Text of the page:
With enormous reluctance, I unlocked my door and dragged myself to the penthouse stairwell. The door wouldn’t open. Pushing on the door, I announced to the walls, “Henrietta, there is a chair stuck on the roof that I need to rescue. It is sentient and it should not be left up there. Is it safe for me to go up and get it? You know I’ll hurry.”
I gave the door a shove and it opened. I hoped that was Henrietta’s doing! I sprinted the stairs, smashed out the top door, stumbled, righted, dashed to the garden, grabbed the chair, dragged it through blighted dirt – which released a stench best not described. I was back in my waiting room with the hall door locked before I had finished my thought about how dangerous it could be to go on the roof.
It was a cheap aluminum beach chair with frayed interwoven strips of plastic webbing. Was my guess right? Could the chair be sentient? Were all such chairs sentient? I had recently sent a similar chair to the landfill. Maybe if I sat in the chair I could confirm my hunch, but I didn’t think I could handle what it might reveal. For once, curiosity did not dominate my decision. With gentle respect, I folded the chair and slipped it behind the defunct radiator. I kept my hand on the chair as I thought about Jay and went back to the morning we discovered the first shoots from our seeds, tiny green fingers as bright as hope. I heard my voice shout the discovery to Jay, heard his calm acknowledgement that this was just the beginning, heard the squeak of the faucet and the distant-traffic rush of water through the hose to our green new lives. The dense odor of wet, healthy soil and the invigorating warmth of solid friendship enveloped me.
That was a memory to cherish. I thanked the chair and welcomed it to my office, then grabbed more snacks from the file cabinet and headed for bed.
I opened the door to my inner office and jumped to Jupiter, dropping the box of crackers and converting the bag of dried fruit to a projectile. Dizzy was curled atop papers spread over the futon.
She opened her eyes, as though from a nice nap, and did a long slow cute stretch, exposing the soft fur on her belly. It was like a hundred other times I’d walked in on her, except it wasn’t. Tonight she had gotten past two closed doors. And I hadn’t left the papers like that. Maybe the cat had been reading them. After she returned from antagonizing Anwyl in another Frame.
My stomach tightened and I was filled with regret for the lost innocence of our relationship. Again, the intense feeling seemed to emanate from Anya’s hidden lanyard. I would have appreciated something more conclusive from the lanyard as I tried to figure out where Dizzy fit and what her allegiances might be.
Something else I had been wondering. “Did you hold the Frame open so that Hernandez would join us?” Dizzy blinked slowly like an all-knowing or sleepy cat. “That’s what I thought.” I was surprised Anwyl hadn’t picked up on that. I didn’t point it out at the time, because I didn’t want Hernandez to be tainted by Anwyl’s mistrust of the cat – a mistrust I now considered, but could not bring myself to share. I gave Dizzy a few chin scratches then went to my desk.
When I’m feeling stressed or threatened, lying in bed is like living The Pit and the Pendulum – so I sleep outside or sitting up. Previously, I had slept in the roof garden, but I have no plans to ever go to the roof again. That night, I thunked my legs up onto my desk, which tilted my chair at a perfect angle for shut-eye. Dizzy could keep the futon.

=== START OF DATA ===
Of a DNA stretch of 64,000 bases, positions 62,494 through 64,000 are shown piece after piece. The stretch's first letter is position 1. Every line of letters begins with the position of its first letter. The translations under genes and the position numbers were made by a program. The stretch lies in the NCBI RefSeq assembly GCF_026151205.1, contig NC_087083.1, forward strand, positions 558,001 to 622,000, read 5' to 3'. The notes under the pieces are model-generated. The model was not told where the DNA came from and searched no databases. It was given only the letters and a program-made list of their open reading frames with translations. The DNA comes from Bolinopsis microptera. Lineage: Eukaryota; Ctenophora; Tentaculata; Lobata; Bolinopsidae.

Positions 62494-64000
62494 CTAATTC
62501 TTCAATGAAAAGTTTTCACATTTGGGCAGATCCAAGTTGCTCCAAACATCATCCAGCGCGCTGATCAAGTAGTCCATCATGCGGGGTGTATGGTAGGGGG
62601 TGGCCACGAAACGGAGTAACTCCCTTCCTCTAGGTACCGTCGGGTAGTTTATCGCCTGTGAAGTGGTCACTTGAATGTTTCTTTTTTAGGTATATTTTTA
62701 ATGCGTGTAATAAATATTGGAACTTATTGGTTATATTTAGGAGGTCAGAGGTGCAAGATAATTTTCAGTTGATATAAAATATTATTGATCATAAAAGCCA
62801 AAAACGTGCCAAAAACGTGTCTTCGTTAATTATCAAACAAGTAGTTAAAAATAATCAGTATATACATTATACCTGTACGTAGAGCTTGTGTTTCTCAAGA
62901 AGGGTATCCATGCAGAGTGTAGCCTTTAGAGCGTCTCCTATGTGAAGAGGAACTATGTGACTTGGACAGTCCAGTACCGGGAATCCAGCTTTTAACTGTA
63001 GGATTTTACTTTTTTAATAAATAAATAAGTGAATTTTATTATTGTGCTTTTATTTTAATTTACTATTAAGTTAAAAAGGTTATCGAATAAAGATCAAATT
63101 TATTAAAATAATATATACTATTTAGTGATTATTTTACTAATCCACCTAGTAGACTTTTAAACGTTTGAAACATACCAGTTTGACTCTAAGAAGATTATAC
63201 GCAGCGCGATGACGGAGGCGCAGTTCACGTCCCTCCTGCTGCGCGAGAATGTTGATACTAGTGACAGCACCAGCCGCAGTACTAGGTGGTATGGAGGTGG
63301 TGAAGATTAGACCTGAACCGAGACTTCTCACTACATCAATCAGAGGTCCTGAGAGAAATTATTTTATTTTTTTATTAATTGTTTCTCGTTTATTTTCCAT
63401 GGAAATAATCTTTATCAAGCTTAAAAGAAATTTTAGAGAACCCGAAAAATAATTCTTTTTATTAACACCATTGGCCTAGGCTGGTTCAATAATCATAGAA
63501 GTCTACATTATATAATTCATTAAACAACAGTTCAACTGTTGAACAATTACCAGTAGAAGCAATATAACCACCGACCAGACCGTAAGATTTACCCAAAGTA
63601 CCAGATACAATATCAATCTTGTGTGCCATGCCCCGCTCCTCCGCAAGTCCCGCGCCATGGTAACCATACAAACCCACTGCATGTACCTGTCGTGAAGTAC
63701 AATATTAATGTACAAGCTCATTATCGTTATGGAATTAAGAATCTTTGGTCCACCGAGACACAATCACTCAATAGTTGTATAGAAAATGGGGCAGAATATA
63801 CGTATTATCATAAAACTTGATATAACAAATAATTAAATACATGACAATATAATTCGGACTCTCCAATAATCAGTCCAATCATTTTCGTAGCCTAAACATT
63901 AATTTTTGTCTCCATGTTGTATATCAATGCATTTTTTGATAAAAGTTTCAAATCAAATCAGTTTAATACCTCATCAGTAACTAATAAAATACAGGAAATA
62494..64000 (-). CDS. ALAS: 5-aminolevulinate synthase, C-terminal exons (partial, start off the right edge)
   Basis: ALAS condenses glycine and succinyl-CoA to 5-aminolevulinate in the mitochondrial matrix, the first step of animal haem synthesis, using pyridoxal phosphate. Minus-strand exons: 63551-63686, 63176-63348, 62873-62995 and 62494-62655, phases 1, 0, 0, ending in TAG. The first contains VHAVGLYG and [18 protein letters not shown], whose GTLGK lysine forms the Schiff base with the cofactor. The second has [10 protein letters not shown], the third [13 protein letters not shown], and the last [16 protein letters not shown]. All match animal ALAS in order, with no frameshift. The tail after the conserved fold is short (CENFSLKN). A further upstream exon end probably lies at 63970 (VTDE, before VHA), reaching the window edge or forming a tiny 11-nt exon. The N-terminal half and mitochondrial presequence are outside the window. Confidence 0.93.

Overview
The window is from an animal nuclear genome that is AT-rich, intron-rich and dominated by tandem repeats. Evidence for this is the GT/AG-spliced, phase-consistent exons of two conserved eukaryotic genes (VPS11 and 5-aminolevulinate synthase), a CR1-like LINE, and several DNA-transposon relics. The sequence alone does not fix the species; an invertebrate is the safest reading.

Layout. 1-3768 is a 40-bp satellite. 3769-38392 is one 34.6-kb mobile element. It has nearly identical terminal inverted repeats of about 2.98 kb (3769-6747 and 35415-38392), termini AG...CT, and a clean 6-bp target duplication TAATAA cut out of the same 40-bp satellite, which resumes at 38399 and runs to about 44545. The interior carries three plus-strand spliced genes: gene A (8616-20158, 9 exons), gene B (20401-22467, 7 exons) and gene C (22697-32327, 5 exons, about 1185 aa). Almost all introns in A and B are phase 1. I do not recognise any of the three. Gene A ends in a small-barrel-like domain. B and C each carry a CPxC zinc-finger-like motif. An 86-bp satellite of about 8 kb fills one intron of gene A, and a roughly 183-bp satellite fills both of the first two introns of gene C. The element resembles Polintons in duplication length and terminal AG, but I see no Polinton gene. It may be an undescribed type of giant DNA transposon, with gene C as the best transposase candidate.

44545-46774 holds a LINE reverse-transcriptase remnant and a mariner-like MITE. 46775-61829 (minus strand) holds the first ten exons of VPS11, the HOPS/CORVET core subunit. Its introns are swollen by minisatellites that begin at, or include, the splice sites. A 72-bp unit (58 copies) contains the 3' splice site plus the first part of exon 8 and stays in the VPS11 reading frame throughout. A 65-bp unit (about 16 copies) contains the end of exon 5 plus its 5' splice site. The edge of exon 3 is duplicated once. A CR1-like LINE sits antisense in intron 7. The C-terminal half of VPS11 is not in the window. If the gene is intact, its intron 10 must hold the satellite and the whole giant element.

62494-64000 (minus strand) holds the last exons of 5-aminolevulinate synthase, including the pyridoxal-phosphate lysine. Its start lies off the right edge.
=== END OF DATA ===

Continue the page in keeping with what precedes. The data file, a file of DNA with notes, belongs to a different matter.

I went under fast but couldn’t get much real damn sleep, thanks to a miserable dream which revisited the last days of my fourth husband’s life.
Near the end of our three years together, it was Twilight Zone, how happy we were. This got my superstitions worried, but Karmin Ickovic would scoff at my concerns. “This one’s the forever one,” he’d whisper, and with forever he’d send a tickle of air into my ear. Ick made me laugh, he enthused me to deal with all the pointless trivial crap that could fill a day – because he was out there plowing through similar crap and when we finished we would be together again. Together. Within fifteen feet of him, I got consumed in such a state of arousal it was like a never-ending trip on the very purest LSD, um, as it has been described to me.
The dream started during our last shower together, that Thursday after our last run together. Soaping his ankles, I noticed wide odd bruises pooling blood on both his legs. One bruise was on a calf, the other on a shin, which made it unlikely that the bruises came from a forgotten bump or fall. Ick never went to a doctor so he didn’t call one now. The next day, Friday, he fell as he got out of bed, so we went to my doctor; by Friday afternoon, he was in a special hospital swarmed by experts in accelerated-onset leukemia. Or whatever the fuck they called it. He wasn’t conscious much over the weekend, when they did tons of stuff to him and I held his hand.
By Monday, they had to induce a coma so they could perform treatments too aggressive to be tolerated while conscious. As they prepared him, for the first time since his fall, he came fully alert and insisted I lie beside him in the narrow bed. It was hard to hold hands with all the tubes. As they started pumping more poison or salvation into him, he touched his lips to my ear and said “my forever” and that was the last anybody heard from him, because he disappeared into their fucking coma and by Tuesday he was forever fucking dead.
After the dream’s fifth or fiftieth run-through, I switched on a light and thought maybe I’d read – but I wasn’t sure which books I should trust; and I thought maybe I would call Jenn – but I wanted to honor her isolation. When her M.S. finished doing its most recent number on her, she went away to a retreat. Some kind of ashram thing, she is into that spiritual stuff and I never have been, so I can’t tell you for sure. A month of pure sheer withdrawal away from the world and into her essence is my understanding of it. I could phone her if necessary, but a night of rotten dreams hardly counts as an emergency. And anyway, I need to practice being without her. Not that I need more practice. If you matter to me your time will be brief.
Ooof. This is the kind of attitude that I usually manage to avoid. I plugged my phone into my speakers and blasted my most life-affirming playlist. Right now I needed Mary J., the Carter Family, Aoife, and Br-u-u-u-ce. Over on the futon, Dizzy’s ears twitched and she opened one eye. I needed to take the cat at face value, so I knelt beside the futon and set aside the urge to see what would happen if I spoke Klingon to her. Instead, I rested cheek to fur and let the rumble of her purring fill my head.
Go to next chapter.